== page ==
Over the years, quite a few New Rochelleans have received national or international acclaim for their accomplishments.  To celebrate this interesting history of achievement, the City and the Business Improvement District established a Walk of Fame at Library Green back in 2011.  Made possible through the initiative and philanthropy of former resident Roderick Kennedy and the invaluable guidance of City Historian Barbara Davis, the Walk of Fame features interpretative signage celebrating our city’s notable luminaries.

This year, fifteen new members will be inducted, including composers J. Fred Coots & Robert Allen, mathematicians Richard Courant & Kurt Friedrichs, “father of talk radio” Barry Gray, “Let’s Make a Deal” host Monty Hall, baseball legend Willie Mays, musician Don Mclean, composer Alan Menken, actor Richard Roundtree, playwright Robert Sherwood, transportation magnate and Glen Island Resort developer John Starin, actress Frances Sternhagen, and film pioneers Edwin & Gertrude Thanhauser.

The induction will occur on Library Green this Saturday, April 26th from 1pm to 2pm.  Come on by.

You can read more in this press release.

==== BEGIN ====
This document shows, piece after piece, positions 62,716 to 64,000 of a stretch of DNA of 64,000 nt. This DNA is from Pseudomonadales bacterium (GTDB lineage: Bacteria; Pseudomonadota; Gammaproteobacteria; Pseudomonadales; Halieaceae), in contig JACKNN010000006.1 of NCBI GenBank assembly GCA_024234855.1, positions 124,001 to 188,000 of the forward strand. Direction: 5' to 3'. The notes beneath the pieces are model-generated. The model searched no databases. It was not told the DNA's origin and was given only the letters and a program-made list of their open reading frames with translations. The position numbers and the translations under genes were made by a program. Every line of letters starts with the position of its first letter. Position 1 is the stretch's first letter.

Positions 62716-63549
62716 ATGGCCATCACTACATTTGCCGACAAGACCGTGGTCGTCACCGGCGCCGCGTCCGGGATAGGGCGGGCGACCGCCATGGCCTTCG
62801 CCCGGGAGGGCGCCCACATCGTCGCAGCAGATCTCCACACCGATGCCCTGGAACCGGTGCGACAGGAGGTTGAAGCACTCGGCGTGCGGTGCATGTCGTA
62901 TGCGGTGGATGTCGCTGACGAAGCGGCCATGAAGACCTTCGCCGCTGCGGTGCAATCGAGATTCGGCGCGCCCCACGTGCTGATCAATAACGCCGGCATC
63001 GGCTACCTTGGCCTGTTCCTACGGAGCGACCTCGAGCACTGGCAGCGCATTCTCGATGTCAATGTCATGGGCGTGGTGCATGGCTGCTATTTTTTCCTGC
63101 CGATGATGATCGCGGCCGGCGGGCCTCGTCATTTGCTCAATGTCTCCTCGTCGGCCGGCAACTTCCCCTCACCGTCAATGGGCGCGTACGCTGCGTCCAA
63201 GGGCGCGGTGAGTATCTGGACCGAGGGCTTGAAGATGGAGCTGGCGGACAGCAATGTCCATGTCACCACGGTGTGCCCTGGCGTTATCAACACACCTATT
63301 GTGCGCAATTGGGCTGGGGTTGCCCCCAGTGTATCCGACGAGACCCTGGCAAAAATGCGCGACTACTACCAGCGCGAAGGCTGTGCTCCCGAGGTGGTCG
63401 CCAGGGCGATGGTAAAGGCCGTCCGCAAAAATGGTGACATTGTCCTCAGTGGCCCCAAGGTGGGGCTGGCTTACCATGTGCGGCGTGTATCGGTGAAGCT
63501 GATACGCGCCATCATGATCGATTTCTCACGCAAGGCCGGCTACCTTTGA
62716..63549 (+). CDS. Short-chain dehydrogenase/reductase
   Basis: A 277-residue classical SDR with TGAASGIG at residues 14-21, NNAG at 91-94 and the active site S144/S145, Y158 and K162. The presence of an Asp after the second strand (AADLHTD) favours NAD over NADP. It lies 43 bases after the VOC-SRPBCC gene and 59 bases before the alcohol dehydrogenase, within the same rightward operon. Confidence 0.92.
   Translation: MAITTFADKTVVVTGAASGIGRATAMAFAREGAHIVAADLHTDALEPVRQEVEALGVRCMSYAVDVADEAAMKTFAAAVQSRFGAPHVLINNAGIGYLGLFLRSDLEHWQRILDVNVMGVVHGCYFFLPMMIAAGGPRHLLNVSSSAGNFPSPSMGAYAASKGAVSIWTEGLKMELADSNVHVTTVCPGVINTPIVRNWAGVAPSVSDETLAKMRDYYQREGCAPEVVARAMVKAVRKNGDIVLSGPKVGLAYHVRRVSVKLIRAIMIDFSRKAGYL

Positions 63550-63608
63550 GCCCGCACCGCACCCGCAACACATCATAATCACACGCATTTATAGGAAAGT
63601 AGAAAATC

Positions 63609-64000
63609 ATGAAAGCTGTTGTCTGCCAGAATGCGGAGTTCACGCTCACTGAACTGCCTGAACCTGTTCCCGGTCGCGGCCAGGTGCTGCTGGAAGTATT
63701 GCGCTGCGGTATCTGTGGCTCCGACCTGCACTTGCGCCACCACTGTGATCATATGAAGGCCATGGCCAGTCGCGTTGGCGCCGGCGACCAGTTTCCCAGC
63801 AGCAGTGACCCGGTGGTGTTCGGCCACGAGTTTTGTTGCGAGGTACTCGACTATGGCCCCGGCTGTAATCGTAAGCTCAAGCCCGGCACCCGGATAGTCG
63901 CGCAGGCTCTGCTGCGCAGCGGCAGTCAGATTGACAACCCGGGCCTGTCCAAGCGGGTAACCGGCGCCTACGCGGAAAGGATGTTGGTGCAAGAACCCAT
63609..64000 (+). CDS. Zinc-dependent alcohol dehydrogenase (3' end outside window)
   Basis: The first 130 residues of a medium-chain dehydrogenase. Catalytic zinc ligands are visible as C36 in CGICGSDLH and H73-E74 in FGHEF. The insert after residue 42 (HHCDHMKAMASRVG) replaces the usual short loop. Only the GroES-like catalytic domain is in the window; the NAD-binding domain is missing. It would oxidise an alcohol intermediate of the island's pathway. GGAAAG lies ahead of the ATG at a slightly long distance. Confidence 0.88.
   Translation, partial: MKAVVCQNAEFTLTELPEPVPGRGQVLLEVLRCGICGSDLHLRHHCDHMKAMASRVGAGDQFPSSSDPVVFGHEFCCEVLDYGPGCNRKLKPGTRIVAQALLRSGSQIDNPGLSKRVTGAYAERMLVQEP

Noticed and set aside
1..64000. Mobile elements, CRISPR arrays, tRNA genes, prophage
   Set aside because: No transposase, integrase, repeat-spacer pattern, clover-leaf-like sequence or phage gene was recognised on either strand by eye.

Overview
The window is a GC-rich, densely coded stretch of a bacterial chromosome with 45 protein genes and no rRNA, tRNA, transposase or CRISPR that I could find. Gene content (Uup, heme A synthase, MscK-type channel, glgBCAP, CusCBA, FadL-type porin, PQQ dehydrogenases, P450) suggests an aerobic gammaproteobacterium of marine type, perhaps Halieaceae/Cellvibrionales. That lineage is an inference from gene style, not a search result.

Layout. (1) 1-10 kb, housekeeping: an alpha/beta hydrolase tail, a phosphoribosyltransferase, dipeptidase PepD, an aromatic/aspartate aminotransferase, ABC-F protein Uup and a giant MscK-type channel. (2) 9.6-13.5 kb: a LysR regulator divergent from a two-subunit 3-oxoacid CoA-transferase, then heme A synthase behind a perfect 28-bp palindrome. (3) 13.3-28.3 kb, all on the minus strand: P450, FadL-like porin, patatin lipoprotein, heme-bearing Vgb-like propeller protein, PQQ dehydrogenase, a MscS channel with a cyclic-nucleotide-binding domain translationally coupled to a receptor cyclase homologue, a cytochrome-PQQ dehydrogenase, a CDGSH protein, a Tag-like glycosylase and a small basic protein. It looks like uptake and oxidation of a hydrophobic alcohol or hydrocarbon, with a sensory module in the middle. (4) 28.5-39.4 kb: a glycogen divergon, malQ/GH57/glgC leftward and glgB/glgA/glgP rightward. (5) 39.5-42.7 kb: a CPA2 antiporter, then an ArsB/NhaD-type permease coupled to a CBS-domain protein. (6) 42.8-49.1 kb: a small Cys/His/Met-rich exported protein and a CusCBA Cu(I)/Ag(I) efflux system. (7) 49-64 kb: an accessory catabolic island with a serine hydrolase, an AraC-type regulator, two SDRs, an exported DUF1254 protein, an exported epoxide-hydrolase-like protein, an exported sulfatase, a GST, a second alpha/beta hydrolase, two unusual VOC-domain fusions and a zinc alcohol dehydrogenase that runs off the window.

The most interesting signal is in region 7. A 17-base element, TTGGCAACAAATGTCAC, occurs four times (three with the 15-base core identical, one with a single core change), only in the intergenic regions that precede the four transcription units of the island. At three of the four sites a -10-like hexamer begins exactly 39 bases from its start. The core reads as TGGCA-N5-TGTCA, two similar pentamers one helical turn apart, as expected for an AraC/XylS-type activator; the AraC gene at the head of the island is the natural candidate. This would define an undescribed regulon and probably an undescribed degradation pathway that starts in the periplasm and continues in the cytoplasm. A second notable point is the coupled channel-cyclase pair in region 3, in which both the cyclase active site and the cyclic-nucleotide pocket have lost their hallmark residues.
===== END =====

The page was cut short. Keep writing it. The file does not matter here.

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Watch This Interview

I recently sat down with Ina Aronow of the League of Women Voters for a really good half-hour discussion.  Our talk focused mainly on future development plans, but also looked back at last year’s campaign and at the Echo Bay project.  Please watch.

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Competing for Younger Residents

Housing helps us compete for the future.

Housing helps us compete for the future.

This article in the Times highlights both a challenge and an opportunity for our region.  Like other suburban counties, Westchester has been losing population in the 25-44 age range.  That’s a problem for all of us, because younger professionals are vital to attracting jobs, supporting our housing market, and encouraging cultural vitality.